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Bunkle Speech: Saving The Kukupu


Venue: Motatau Marae
Henare Road
Powhiri: 11am

Environmentalists and Maori join forces to save the Kukupa

Tena koutou nga iwi o Te Tai Tokerau.

Kia Ora Tatou Katoa

Thank you for welcoming me here today.

I send the apologies of my ministerial colleague and friend, Hon Sandra Lee, who regrets she is unable to be with you.

We are here to celebrate the launching of a joint initiative.

It is, I am advised, the first bilingual major campaign with a strong conservation theme.

It will highlight the plight of a native bird, the Kukupa or wood pigeon, in decline because of predators and poaching.

The campaign to safeguard this bird is being undertaken by Northland tangata whenua, the Royal Forest and Bird Protection Society, and the Department of Conservation.

Together they have produced posters and pamphlets in Maori and English, as well as a portable display.

These will initially be used in Northland but eventually they will be deployed for use throughout New Zealand, as the campaign spreads nationwide.

I note that while the bird is known in Northland as the Kukupa, it is known in some other parts of the country as the Kereru or the Kuku. In the Chathams it is known as the Parea.

It is not widely known that the Kukupa plays an important role in the health and survival of forest ecosystems by being responsible for the dispersal of the large seeds of many native trees.

It is of grave concern that Kukupa numbers have declined by around 50 percent in some parts of Northland's forests during the past 20 years.

At this rate of decline, the birds could disappear from Northland forests within the next 10-15 years.

Past logging practices concentrated on lowland fruiting podocarps, which took away the trees, and possum damage to them left the birds starving or stressed. It had a severe impact on breeding.

It is fitting then that this campaign should be launched at the same time as the Government moves to end the unsustainable logging of crown-managed native forests.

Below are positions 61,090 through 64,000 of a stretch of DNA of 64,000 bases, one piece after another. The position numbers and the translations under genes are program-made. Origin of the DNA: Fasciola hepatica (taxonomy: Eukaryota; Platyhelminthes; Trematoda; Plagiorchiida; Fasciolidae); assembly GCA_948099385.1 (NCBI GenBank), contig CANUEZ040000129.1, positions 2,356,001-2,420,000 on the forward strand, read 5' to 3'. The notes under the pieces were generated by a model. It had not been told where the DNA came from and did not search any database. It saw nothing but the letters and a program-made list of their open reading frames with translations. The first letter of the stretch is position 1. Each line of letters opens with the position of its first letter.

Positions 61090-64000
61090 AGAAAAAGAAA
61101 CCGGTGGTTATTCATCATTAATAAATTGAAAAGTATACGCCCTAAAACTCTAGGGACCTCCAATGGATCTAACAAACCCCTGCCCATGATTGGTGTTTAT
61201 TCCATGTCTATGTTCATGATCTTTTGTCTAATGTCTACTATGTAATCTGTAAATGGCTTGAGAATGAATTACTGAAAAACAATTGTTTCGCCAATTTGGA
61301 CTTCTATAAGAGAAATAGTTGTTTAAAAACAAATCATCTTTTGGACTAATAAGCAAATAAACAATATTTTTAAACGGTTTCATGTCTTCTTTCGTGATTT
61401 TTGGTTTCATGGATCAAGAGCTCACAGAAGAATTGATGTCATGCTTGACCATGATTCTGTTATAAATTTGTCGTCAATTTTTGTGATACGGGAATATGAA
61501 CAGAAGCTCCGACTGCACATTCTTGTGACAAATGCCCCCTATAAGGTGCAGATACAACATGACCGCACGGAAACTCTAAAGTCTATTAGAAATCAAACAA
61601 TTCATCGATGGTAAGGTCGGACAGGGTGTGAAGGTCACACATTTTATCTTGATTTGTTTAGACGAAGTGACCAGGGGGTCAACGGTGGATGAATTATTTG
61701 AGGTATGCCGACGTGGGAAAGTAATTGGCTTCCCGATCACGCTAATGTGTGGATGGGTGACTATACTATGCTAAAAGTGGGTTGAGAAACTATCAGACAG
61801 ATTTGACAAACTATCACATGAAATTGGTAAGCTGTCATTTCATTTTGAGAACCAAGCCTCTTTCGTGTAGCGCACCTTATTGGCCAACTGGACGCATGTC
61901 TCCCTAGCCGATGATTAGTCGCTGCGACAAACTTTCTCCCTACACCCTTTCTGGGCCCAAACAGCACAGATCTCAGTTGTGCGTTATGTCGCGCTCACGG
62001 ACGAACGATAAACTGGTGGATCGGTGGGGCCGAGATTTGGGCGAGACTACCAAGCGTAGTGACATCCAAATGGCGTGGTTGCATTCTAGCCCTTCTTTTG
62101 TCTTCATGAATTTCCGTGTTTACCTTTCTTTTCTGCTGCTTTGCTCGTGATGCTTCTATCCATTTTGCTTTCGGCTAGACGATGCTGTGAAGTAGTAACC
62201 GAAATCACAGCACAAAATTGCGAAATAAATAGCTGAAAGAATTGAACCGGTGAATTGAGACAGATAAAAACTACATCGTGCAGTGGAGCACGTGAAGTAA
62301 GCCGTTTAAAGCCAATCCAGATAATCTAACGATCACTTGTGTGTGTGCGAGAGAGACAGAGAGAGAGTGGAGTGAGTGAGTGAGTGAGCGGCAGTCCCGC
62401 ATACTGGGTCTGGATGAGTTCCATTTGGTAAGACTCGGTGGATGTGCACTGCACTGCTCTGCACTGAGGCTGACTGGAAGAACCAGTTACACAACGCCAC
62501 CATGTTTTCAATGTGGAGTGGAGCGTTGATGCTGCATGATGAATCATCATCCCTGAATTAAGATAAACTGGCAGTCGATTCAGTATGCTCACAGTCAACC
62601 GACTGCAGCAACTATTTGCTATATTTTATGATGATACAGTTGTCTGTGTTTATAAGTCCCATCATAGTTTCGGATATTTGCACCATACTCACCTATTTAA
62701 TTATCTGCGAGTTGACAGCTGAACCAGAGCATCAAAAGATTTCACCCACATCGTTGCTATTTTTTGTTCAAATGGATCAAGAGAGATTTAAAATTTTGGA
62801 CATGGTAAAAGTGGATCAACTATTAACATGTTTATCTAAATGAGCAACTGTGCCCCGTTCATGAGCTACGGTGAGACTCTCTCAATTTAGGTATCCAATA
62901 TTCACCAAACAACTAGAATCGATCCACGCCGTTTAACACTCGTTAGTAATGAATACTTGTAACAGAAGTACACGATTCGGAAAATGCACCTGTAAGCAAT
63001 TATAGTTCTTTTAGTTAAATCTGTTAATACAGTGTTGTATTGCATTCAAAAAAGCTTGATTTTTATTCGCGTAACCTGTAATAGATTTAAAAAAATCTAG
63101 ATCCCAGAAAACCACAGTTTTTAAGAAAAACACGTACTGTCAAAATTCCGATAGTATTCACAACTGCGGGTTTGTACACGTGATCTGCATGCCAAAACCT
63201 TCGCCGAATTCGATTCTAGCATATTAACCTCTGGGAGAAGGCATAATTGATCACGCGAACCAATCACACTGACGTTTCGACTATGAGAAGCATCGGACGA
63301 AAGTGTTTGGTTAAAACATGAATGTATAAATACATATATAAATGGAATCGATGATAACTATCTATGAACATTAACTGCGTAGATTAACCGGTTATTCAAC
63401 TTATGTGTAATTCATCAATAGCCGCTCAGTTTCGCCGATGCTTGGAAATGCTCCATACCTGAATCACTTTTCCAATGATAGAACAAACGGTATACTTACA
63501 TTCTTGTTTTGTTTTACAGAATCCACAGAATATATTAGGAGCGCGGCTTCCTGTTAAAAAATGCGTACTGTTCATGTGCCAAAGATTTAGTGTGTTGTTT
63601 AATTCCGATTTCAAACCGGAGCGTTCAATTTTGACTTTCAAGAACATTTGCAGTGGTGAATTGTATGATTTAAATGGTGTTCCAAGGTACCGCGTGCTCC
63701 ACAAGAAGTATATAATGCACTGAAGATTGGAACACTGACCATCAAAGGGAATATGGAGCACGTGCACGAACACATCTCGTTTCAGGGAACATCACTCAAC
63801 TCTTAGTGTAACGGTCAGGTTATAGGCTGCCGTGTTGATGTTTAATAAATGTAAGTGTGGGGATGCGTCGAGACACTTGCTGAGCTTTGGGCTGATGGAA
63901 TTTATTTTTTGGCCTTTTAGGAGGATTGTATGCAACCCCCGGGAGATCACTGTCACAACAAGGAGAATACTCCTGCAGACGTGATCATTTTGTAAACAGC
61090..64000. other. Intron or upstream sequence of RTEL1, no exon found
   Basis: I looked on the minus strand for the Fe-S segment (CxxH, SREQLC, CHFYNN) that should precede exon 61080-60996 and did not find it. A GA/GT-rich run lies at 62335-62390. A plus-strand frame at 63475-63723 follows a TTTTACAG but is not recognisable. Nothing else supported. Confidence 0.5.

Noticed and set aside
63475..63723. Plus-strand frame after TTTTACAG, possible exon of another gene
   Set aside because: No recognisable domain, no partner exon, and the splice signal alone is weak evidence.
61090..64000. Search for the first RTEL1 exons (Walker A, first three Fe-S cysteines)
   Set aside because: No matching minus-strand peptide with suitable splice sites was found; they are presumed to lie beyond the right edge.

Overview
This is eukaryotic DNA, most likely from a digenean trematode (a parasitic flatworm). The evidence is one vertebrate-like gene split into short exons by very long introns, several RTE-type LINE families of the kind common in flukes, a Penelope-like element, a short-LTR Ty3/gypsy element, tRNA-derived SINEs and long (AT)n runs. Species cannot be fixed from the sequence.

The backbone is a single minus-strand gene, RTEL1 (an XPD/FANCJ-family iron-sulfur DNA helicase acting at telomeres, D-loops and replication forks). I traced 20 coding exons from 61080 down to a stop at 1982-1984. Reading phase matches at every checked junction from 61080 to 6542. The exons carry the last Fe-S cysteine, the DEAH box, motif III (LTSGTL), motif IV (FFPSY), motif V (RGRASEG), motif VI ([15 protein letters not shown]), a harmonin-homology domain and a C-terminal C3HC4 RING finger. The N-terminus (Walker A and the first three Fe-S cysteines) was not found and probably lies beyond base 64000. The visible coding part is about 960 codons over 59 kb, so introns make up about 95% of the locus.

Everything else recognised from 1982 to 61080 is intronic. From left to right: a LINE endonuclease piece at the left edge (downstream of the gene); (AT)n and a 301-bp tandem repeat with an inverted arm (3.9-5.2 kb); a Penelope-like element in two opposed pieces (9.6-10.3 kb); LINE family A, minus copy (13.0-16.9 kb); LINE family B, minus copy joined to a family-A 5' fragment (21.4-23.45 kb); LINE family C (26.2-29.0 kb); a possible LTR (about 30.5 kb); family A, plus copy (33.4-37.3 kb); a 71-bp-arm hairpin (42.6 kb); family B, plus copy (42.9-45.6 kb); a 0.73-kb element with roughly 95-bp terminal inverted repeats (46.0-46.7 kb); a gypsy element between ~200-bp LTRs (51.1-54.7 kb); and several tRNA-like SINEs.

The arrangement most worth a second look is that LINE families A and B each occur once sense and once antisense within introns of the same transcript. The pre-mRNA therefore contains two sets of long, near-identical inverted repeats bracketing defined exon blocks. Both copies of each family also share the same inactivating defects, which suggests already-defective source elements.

By saving these birds, we are also saving their forest habitats. And by saving the forests, we ensure the survival of the birds.

Action plan activities advocated in the Kukupa campaign resource material include:
growing suitable native food trees for the birds
fencing forest blocks
predator control (and)
active protection by the community.

The resource material will be available free of charge through offices of the Department of Conservation as well as those of Forest and Bird.

I should like to dedicate this Kukupa public awareness campaign to the memory of Forest and Bird's former northern field officer Jacqui Barrington who was responsible for initiating it. She was a good friend of my ministerial colleague Sandra Lee.

Sadly, Ms Barrington died of cancer before she could bring the launch of the project to completion. But a legacy received from Jacqui Barrington's estate has helped to fund the campaign, along with a Lottery Heritage grant to Forest and Bird.

I want to thank Forest and Bird for carrying this project through to the launch stage, and beyond. And I want to thank Ngati Hine, and pay tribute especially to Kevin Prime for his long-standing support for environmental initiatives, particularly related to forest protection through the Nga Whenua Rahui programme.

This latest campaign will compliment other DoC initiatives.

The Department of Conservation already produces a Kukupa survival guide and school education pack, as part of Doc's on going community outreach programme.

DoC is also funding a community educator to speak about the bird at Northland schools, kura kaupapa Maori, kohanga reo and marae.


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